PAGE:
Problem understanding 'Percentage' when working out Confidence Interval

I have attempted to use on line tools to work out a population sample size for an experiment I will be running. However I do not really understand the "Percentage" part

I have attempted to use this www.calculator.net Sample Size Calculator but I don't feel happy not understanding it even if most of the information I have read has said to leave it at 50 (the worst case scenario?). The description on the website does not seem to help at all

"Percentage: The percentage of a particular answer was chosen."

My issue is, what answer, and what question?, what if all my survey questions are Likert types scales and the user has to answer them? Everyone who undertakes this survey has to complete it or their answers are not recorded, so is my percentage 100%?

Any help is much appreciated

• I don't really understand what question you are asking. Your original problem is to find out the required sample size needed to answer what question? And as a word of advice, don't use calculator sites that don't disclose the algorithm they are using. As a general rule, stay away from "calculator" sites altogether. If you can do basic algebra, you can figure out your sample size. – rocinante Mar 27 '14 at 0:38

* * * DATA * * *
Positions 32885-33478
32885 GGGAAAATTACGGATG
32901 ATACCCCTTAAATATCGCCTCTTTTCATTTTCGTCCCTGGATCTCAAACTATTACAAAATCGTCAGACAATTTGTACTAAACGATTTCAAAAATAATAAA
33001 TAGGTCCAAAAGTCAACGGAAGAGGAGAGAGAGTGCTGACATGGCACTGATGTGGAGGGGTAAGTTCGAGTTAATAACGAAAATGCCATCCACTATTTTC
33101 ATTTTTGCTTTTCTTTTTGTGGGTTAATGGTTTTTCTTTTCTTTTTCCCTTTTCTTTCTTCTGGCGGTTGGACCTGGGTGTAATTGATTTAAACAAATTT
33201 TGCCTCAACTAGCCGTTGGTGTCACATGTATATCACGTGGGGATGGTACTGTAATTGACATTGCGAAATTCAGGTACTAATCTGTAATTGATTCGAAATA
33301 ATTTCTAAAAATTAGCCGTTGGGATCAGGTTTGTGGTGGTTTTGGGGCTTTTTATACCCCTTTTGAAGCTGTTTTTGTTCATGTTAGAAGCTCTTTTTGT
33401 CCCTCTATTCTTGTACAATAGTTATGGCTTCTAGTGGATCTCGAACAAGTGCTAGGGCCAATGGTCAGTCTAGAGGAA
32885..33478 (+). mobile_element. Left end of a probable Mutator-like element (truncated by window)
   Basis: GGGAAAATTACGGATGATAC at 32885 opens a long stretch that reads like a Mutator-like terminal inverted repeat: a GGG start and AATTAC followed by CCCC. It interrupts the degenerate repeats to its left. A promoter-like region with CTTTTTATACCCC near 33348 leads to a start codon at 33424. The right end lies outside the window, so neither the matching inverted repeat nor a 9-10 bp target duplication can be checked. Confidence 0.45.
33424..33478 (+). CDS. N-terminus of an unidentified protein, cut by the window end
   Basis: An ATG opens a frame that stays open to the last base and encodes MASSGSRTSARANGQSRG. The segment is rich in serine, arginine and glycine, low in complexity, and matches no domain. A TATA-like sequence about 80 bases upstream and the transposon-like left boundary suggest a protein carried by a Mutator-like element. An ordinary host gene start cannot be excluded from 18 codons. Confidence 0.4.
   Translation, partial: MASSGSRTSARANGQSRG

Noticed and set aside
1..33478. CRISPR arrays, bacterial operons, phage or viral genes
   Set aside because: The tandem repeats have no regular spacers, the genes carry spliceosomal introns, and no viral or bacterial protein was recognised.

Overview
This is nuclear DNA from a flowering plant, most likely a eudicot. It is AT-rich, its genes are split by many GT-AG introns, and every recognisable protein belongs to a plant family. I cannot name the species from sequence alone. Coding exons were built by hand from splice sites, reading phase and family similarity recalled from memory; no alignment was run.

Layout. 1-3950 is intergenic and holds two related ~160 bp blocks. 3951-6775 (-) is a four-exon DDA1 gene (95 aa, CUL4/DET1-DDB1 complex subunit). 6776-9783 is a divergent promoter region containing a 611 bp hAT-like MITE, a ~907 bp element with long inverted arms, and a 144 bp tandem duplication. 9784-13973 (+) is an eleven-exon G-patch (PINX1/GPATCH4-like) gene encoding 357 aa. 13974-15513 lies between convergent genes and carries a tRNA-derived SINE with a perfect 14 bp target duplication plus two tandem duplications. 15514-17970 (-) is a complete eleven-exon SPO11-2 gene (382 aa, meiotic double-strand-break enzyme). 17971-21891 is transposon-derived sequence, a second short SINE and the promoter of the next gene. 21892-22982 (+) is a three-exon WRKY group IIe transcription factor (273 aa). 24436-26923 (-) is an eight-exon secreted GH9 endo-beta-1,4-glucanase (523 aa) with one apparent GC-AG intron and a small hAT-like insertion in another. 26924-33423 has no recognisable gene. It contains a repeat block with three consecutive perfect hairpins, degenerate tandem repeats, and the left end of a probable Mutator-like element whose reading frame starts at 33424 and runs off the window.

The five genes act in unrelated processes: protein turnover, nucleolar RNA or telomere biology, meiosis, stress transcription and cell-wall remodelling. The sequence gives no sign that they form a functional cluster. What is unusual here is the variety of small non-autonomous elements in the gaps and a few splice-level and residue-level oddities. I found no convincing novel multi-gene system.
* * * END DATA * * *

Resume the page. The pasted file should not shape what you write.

• @Glen_b Thanks I edited the question and added the direct link. – Deepend Mar 27 '14 at 0:47
• @rocinante I am undertaking an experiment which requires users to rate various designs using metrics such as perceived trust, fairness etc. Population - Unlimited (The internet) Confidence Level 95% Confidence Interval 5%. Sorry for any confusion – Deepend Mar 27 '14 at 0:54
• That still doesn't make sense. You want the sample size n at the 95% confidence interval for what? What is the question you are trying to answer? – rocinante Mar 27 '14 at 1:07
• I am not sure you understand what it is that you are looking for here. So I think you need to understand what a confidence interval is. The Wikipedia article or the Khan Academy tutorial on the subject before going any further khanacademy.org/math/probability/statistics-inferential/… – rocinante Mar 27 '14 at 1:12